This long history made me think that a special paper entitled “History of the Arts and Crafts Club 1934-1935” would be of interest.  It shows how the more things change, the more things remain the same.  Some of the frustrations expressed in Mrs. Insel’s paper still happen I’m sure, though perhaps not the same frustrations between sexes.  But the economic frustrations, the charitable acts, still exist and are still met with within all organizations.  
1940 Recruiting Nurses for the war effort

This paper was written by Mrs. John H. Insel, Historian (of the Arts and Crafts Club).

The lot of the historian is a difficult one, particularly when the writer is compelled to deal with the hard facts as recorded in the “Minutes of the Last Meeting.”  History, in my opinion, should be framed in romance - not the common garden variety of romance known as love, but the romance of living.  So this writer is going to digress from the cold facts of the secretarial chronicle and endeavor to portray in words the ‘human side’ of the Arts and Crafts Club.

There have been many meetings during the club year of 1934-1935, September to May, when members of the Arts and Crafts club considered many things other than the program of theyr club endeavor.  Serious things, that is.  We thought of things like citizenship and patriotism, and love of one’s country and of one’s neighbors; of friendliness and service, of visions and dreams; and of practical ways of buttering one’s bread.

The courage of the women who crossed the continent in covered wagons is spoken of with reverence and awe, but this is the Black Year of a Bleak Depression, and the women of today have had to face trials, hardship and privation no less difficult than those women who followed the beckoning trial of blue horizons.  (The wail of a hungry child can be as terrifying as the scalping cry of an Indian).  Women still possess a ruddy courage and courage imparts to living a flavor wholly unknown to fear.

Feature the brave discussion of what to do with $2.33, the pitiful amount in our treasury at the beginning of the club year.  Similar to the fate of many other bank accounts, the Club’s funds were lost to our use with the closing of the local bank.  Later, we received a check of $15.80, 35% of our account, from the financial debacle and proceeded to spend it as the safest way of saving our money - by putting it back into circulation - but getting something for it.

The first endeavor of the club year was the making of pottery from clay obtained from pits located at Auburn, Washington.  The making of pottery did not originate with the members of the Arts and Crafts Club of Gig Harbor as it is one of the oldest arts handed down thru the centuries, but most of the designs from the ash trays to vases were decidedly original.  Some of the members attained a good degree of skill and many lovely things were fashioned from the clay.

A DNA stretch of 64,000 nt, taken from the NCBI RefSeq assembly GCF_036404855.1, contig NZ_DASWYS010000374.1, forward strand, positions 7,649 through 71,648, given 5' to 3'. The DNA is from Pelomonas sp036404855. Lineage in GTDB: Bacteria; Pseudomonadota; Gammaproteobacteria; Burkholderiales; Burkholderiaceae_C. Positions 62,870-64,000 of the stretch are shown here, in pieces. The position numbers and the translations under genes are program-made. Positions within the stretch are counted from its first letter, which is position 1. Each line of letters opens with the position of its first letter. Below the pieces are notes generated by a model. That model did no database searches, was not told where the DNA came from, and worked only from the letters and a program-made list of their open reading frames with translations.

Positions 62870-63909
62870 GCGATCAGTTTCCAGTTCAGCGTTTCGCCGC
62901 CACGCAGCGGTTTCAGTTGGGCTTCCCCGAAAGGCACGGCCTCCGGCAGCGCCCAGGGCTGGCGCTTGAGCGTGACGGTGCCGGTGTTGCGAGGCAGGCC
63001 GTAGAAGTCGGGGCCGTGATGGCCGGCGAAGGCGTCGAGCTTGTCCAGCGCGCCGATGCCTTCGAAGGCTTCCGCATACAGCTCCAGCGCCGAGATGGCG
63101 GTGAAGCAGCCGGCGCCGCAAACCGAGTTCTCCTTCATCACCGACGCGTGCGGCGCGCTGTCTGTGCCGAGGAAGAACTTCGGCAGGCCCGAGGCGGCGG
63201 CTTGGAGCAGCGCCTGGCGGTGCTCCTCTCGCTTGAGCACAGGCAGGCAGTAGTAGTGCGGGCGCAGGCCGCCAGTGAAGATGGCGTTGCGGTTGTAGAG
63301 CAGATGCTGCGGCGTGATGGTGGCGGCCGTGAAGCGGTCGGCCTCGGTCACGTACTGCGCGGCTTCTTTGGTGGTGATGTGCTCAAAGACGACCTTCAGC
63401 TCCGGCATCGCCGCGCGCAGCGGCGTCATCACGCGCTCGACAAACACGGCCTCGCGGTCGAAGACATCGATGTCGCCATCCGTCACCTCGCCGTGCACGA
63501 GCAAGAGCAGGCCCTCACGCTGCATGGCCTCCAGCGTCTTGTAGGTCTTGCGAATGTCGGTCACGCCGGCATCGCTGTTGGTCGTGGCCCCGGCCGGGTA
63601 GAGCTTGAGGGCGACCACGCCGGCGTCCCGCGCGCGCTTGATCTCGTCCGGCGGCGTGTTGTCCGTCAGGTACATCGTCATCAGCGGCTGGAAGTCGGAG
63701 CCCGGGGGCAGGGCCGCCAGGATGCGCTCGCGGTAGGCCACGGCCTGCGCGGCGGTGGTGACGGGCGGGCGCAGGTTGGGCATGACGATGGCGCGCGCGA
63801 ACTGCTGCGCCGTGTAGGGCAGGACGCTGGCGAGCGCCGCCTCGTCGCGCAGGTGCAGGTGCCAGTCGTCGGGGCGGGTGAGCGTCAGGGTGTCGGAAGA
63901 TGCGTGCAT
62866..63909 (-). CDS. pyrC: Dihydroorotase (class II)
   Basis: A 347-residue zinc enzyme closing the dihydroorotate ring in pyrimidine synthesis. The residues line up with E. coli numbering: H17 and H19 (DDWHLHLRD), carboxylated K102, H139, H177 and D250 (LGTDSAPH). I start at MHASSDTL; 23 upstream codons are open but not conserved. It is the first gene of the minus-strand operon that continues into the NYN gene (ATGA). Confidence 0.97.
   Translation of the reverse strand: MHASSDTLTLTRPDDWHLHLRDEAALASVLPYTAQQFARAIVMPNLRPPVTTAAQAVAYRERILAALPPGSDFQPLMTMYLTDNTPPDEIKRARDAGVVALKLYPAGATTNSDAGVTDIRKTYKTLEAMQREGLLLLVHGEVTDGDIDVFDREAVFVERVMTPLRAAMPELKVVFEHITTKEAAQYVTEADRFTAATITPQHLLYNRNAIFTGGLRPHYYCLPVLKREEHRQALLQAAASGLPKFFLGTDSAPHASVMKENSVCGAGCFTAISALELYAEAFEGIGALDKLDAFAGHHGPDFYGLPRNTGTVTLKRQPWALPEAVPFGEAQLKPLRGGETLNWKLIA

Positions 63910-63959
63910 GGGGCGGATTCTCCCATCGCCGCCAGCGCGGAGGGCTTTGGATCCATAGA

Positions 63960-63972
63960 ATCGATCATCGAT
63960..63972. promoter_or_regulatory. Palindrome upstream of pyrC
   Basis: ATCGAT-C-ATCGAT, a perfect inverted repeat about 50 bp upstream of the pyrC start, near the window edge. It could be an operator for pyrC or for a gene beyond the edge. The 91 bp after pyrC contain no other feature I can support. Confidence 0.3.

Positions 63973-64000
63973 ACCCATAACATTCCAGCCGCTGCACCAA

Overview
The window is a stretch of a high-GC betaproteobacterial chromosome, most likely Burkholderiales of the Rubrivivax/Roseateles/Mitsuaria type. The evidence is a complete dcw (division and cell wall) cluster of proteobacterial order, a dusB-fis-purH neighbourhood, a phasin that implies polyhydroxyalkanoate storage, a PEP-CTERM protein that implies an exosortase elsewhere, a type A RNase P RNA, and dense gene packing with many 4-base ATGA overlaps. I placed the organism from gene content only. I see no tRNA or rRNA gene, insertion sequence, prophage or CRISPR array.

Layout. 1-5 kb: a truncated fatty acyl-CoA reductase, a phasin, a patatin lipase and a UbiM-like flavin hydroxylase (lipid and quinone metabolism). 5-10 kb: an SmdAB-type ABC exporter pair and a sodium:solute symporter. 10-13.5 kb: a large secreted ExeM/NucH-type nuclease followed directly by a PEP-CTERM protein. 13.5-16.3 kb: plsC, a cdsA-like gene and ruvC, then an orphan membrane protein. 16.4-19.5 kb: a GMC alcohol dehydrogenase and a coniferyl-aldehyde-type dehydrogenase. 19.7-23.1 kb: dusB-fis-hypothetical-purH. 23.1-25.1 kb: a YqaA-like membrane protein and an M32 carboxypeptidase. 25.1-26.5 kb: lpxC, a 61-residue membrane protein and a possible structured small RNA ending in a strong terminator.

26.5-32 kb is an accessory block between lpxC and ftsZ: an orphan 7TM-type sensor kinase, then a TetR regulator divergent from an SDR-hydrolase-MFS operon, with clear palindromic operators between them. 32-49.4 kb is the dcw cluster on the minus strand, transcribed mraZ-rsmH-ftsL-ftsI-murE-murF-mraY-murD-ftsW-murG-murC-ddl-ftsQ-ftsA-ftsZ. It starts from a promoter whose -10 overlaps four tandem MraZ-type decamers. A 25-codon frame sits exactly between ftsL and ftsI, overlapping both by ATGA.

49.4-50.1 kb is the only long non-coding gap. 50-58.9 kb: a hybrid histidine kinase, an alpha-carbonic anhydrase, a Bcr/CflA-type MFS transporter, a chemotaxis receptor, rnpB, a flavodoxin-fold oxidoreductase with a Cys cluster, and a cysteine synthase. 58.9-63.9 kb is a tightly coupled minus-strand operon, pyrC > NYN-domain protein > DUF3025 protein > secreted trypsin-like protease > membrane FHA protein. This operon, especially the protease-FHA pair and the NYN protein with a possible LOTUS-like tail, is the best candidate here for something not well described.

With the advent of the Christmas season, our thoughts turned to Christmas cards.  The study of block printing was interested to Mrs. Sweet who generously coached the other members.

In the name of sweet charity for an orphan child at the Lacey Home, a doll was dressed and sent to Gladys Leammie in time for her birthday on February 24th.

For the balance of the club year, the members decided to make waste baskets of reed, an inexpensive and useful art.

To gain a broader contact with club work, we have become affiliated with the District Federation of Women’s Club, sending delegates to their several meetings.  The District Board Meeting of March 8th was entertained at the home of Mrs. L. M. Holt with other members of the club assisting the hostess.

New members have entered the club from time to time as vacancies occurred.  They have brought new ideas and new loyalty to the club’s ideals.  Others have resigned for various reasons, but in the majority of cases, their contact with the club was one of inspiration and friendliness.

Our husbands have been prone to scoff at our club and make mean remarks concerning our efforts, but the poor dears do not realize that they are very largely responsible for our passion for club gatherings.  We have banded together where we may air our views on everything under the sun without having to listen to a scathing belittling of our opinions.  However, on May 25th, we gave them a dinner and program, displaying the result of the year’s work.  Mrs. R. H. Berkheimer, Mrs. L. M. Holt, Mrs. George Campen, and Mrs. A. L. Hopkins winning prizes for their efforts.The hospitality of our homes has been extended for our club meetings.  We have “sat at table” in good fellowship and grace and the simple meal of soup, sandwich and coffee has become a feast.  The Arts and Crafts’ Club ’soup’ is a flexible dish - sometimes it has been delicious fried chicken, oyster stew, or goulash.  It has one characteristic, however, which never varies - it is always good.

Apart from the educational advantages received from our club association, we have had the lovely privilege of being “just friends.”  There have been joy and sorrow among us.  The happiness was greater because it could be shared; the burdens lighter because sympathy and understanding.”

1946-47 Sorella Club at Mrs. Betty (Sheldon) Stutz' home:  Mary Ellen Sehmel, Carol Quisinberry, Unknown, Jane Lambing, Dottie Morris

© 2012 Harbor History Museum. All rights reserved.

Wednesday, August 6, 2014

Emmett Hunt's diary entry Wednesday, August 8, 1883

Tried to start a rain this morn but cleared up & came out sunny & warm as usual.  Cut and piled brush most of the day.  Went below & had music practice.

© 2012 Harbor History Museum. All rights reserved.